Linking Veterinary Medicine with Biomedical Engineering

Friday, May 3, 2019

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A doctoral program in biomedical sciences bridges two kindred disciplines

Dr. Main oversees the work being conducted by a graduate student in his lab
Dr. Russell Main works with a graduate student in his laboratory.

A unique PhD program capitalizes on synergies and a long-standing history of collaboration between the Purdue University College of Veterinary Medicine and the Weldon School of Biomedical Engineering.  The Interdisciplinary Biomedical Sciences (IBSC) Program is co-lead by Dr. Russell Main, associate professor of basic medical sciences in the College of Veterinary Medicine, who holds a joint appointment in the Weldon School, and Dr. Young Kim, associate professor of biomedical engineering.

The IBSC Program serves as a medically-oriented program for scientists who wish to work in such areas as implantable medical devices, biomaterials, drug delivery strategies, diagnostic sensors, and especially engineered physiological systems (EPS) (e.g., organ-on-a-chip) and bioimaging technologies (BIT). The program emphasizes novel collaborative training opportunities for students by interfacing engineers, scientists, and clinicians in Purdue Veterinary Medicine and the Weldon School.

portrait of Dr. Main in his lab
Dr. Russell Main

A doctoral program spanning the two units makes organic sense because many of the biomedical devices, engineered tissues, and other research areas being explored at the Weldon School are prime for testing in small animals, according to Dr. Main. “The natural steppingstone is to go from development in a lab, to maybe a small rodent model, to a larger mammalian model, and then on to the human clinic,” he explained. “Making the technical and animal health experience from the veterinary college available to the biomedical engineers just naturally leads to collaboration.”

Dr. Kim agrees and suggests that the relationship between the two institutions is symbiotic. For example, a project in his lab involving hemoglobin will produce outcomes potentially affecting both humans and animals, he said.

Originally created as the Biomedical Sciences Doctoral Track in 2004, the program was renamed in 2012.  Both Purdue Veterinary Medicine and the Weldon School develop and deliver financial and administrative support for the program. “Our goal is for the program to serve as a bridge for the students between the two units,” Dr. Main said. “If you have a student working on a collaboration for four or five years, it helps to develop a mutually beneficial research program and enriches the student’s experience in both the applied and basic sciences.”

The doctoral program prides itself on attracting students from diverse educational backgrounds, including the basic sciences, such as chemistry and biology. A recent graduate, Evan Phillips, currently a postdoctoral researcher at the University of Illinois at Chicago, came to the Purdue program with strengths in imaging techniques, which he enhanced as he researched aneurysms using rodent models.

Purdue Engineering faculty and students value the broad knowledge base that the program’s students bring to their labs. Likewise, the IBSC students’ immersion in engineering labs exposes them to new experimental and analytical approaches and a prevalent translational mindset, representing cross-pollination of ideologies and technical skills.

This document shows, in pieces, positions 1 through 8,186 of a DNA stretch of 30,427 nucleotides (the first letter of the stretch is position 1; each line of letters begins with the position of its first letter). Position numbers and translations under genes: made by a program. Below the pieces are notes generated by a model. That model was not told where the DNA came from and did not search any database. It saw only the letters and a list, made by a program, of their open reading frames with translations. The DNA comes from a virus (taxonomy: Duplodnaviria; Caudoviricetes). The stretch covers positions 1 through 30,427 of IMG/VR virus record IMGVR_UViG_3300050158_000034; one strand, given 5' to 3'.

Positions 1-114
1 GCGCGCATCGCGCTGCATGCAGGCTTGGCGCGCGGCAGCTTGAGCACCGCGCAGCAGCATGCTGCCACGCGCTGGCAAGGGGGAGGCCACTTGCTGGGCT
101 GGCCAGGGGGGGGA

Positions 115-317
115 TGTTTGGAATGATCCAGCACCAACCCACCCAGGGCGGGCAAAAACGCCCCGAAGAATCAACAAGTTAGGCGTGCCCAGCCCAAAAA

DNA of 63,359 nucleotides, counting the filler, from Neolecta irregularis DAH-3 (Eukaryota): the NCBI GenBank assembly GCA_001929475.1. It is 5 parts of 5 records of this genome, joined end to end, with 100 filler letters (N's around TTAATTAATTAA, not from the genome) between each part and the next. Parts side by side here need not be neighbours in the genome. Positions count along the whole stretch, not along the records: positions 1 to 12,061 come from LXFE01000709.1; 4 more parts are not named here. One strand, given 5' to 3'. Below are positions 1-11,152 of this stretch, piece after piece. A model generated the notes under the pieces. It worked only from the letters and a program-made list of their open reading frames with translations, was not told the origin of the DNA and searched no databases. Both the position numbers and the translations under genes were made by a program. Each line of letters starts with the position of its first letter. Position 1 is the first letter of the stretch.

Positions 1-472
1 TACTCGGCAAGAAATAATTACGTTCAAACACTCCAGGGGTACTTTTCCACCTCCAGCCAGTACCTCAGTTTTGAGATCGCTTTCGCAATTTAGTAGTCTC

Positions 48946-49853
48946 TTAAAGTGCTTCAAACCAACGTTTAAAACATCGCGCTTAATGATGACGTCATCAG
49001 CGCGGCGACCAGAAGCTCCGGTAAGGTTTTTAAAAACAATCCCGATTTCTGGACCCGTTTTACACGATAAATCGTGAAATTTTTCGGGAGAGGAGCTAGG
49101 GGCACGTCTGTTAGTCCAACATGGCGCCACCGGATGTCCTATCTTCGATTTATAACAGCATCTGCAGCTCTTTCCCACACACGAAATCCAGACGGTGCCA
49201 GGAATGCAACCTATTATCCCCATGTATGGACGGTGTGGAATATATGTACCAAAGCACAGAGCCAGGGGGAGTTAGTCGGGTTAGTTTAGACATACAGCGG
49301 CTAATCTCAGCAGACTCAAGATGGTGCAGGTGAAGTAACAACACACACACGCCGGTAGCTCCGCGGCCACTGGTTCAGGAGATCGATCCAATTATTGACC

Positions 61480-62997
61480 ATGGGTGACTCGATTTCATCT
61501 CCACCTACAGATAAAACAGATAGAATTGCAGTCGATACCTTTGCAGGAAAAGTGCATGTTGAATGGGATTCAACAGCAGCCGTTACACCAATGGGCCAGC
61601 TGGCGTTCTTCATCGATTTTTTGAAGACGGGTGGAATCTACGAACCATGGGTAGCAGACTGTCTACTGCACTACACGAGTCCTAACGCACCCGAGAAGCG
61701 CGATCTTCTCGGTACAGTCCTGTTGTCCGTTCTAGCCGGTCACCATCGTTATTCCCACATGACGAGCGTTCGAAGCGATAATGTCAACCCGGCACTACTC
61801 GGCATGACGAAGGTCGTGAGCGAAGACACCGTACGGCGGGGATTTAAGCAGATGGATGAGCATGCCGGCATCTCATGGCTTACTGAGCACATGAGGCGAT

Compared to most doctoral programs, the IBSC Program stands out for several reasons.  For one, the linkage between Purdue Veterinary Medicine and the Weldon School is a major advantage for students.  Secondly, it is open to students from varied backgrounds, which fosters a stimulating exchange of ideas and expertise.  Thirdly, students are advised by co-mentors from both veterinary medicine and biomedical engineering, giving them access to the best minds from both worlds.

portrait of Dr. Kim in a lab
Dr. Young Kim

“We encourage the students to have one mentor from engineering and one from veterinary medicine, so they have a good understanding of both areas,” Dr. Kim said. “The co-mentorship exposes students to the whole pipeline – innovating something at the bench, but also seeing, through discussions with clinicians and scientists, how it might lead to a clinical application,” Dr. Main added.

Students are recruited into the program by a set of co-mentors and can share time in their mentors’ labs, supporting development of their thesis research. “In this way, they can focus all of their energies on nurturing the collaborative bridge between the Weldon School and Purdue Veterinary Medicine, and on fulfilling their degree requirements, instead of spending time in other labs that may or may not bear fruit,” Dr. Main explained.

IBSC students also have a seminar requirement in both the College of Veterinary Medicine and the Weldon School, which gives them a lot of exposure to a whole range of biomedical engineering subdisciplines and clinical cases, Dr. Main said. The hope is that the students will make connections between the techniques they’re learning in the biomedical engineering world and clinical cases to which they are exposed at the College of Veterinary Medicine. IBSC also plays a key role in furthering collaboration between the Purdue College of Engineering and Indiana University School of Medicine.

Since Dr. Main and Dr. Kim took charge of the program in 2015, they have focused on increasing recruitment by spreading the word across campus and at national conferences. Their efforts have been paying off.  The number of new students enrolled in the IBSC Program has grown from only one or two students each year to as many as six students annually.

Writer(s): Poornima Apte |

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